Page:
All over the world marketers are exploring ways to use messaging apps for marketing and social selling. Do it well, and you’ll burnish your reputation as a trusted business advisor.
All over the world, marketers are exploring new ways to use messaging apps for marketing and social selling, from standard SMS to free messaging apps like WeChat, WhatsApp, LINE and Tango. We’ve gotten so many requests from our users to add messaging app support to our Social Media Center, we’ve rolled out new support for each of these applications, as well as Kakao, Skype, Slack, Viber and FB messenger.
But while dozens of articles are available online discussing ways for major brands to engage customers through flashy (and expensive) messaging campaigns, few talk about techniques for smaller businesses to using messaging effectively for social selling. So let’s talk about marketing and sales with messaging apps, and tactics you can try with the Social Media Center.
The first thing to consider is the cultural fit for messaging within your market and your part of the world. In general, customer response to SMS marketing is on the rise across the globe. The vast majority of consumers report opening every message they receive, and a growing number of consumers say direct communications from brands they do business with is helpful—particularly when solving a problem or finding a good value.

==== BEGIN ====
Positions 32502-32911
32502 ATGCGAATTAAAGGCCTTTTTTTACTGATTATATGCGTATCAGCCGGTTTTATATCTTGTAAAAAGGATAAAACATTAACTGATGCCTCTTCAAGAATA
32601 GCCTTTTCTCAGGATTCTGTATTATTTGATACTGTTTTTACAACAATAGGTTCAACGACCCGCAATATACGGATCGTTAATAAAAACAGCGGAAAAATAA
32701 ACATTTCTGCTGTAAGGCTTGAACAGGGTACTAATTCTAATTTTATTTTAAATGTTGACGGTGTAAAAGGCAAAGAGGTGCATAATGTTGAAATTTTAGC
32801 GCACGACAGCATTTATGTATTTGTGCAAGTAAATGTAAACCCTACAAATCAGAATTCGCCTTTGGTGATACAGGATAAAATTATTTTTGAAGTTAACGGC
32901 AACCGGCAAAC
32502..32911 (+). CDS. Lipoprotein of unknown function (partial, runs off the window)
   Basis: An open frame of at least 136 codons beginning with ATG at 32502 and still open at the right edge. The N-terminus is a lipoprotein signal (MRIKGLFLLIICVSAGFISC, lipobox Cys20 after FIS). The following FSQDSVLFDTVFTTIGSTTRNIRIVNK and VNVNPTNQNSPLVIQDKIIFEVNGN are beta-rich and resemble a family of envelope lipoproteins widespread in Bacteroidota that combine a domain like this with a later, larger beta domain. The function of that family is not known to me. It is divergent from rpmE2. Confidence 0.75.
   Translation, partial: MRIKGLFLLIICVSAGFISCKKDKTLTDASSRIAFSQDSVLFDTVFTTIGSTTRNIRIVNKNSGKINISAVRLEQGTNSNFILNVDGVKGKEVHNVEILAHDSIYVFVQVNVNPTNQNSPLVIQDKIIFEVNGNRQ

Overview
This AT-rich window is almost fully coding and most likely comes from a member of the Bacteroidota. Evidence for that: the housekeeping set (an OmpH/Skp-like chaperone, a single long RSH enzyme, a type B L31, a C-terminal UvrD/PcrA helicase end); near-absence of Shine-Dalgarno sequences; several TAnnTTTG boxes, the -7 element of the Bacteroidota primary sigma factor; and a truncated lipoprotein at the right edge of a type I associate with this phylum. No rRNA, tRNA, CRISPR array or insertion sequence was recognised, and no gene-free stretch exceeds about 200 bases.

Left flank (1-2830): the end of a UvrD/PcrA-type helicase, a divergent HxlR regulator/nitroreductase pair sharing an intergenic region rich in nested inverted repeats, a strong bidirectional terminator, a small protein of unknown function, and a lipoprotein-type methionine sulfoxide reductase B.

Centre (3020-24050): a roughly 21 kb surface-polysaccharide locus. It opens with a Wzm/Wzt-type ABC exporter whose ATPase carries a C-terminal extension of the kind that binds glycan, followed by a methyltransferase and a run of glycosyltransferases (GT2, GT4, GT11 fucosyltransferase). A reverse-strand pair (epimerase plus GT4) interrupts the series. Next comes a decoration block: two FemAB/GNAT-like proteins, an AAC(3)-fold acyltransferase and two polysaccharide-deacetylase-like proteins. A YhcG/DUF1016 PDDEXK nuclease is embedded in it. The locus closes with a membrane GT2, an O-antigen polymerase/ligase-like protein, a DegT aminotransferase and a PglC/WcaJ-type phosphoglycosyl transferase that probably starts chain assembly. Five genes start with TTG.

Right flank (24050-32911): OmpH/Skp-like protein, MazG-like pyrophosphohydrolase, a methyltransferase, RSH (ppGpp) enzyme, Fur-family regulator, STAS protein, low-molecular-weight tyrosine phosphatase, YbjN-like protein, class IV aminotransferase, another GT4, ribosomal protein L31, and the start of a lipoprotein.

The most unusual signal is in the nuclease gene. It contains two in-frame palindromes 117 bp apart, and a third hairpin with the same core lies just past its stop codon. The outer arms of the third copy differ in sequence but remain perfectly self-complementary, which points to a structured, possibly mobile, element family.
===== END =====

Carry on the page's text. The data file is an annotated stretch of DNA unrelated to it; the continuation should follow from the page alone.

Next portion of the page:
In parts of Asia and Latin America, mobile messaging apps are growing in usage faster than any other communication channel, and consumers often appreciate direct communication rather than searching for information on the web. In other parts of the world, particularly in Europe and North America, many consumers are sensitive about marketing communications on their mobile devices, but younger generations are used to high volume messaging and are more open to this channel of marketing.
So before you consider sending posts and messages to sales prospects via messaging apps, make sure you understand the cultural norms and expectations for your audience—and of course, any laws that govern marketing and sales communications with your prospects and customers.
The easiest techniques for messaging with customers involve responding to customer activities, providing support, or offering deals and coupons for returning customers. Since these involve existing customer relationships, they are the least regulated and often the most welcome communications among customers. When you don’t have an existing business relationship with a prospect, opt-in campaigns—in which prospects give you their number and agree to receive messages—are the best way to make sure your prospects are ready and willing to receive your messages.
The rule of thumb for marketing via messaging is to make sure your message is short, direct, and has an immediate action the user can take.
Like a lead generation campaign, an opt-in messaging campaign involves offering something to your prospects in return for their agreement to receive messages. Most businesses offer coupons, special deals, or access to promotional items and events. Using the Social Media Center, you could also offer alerts and updates on issues that are important to your customers and prospects, such as new security threats, significant market events or new product announcements. The idea is to understand what kind of information might be important to your prospects, and to find a meaningful way to deliver it to their mobile device via messaging.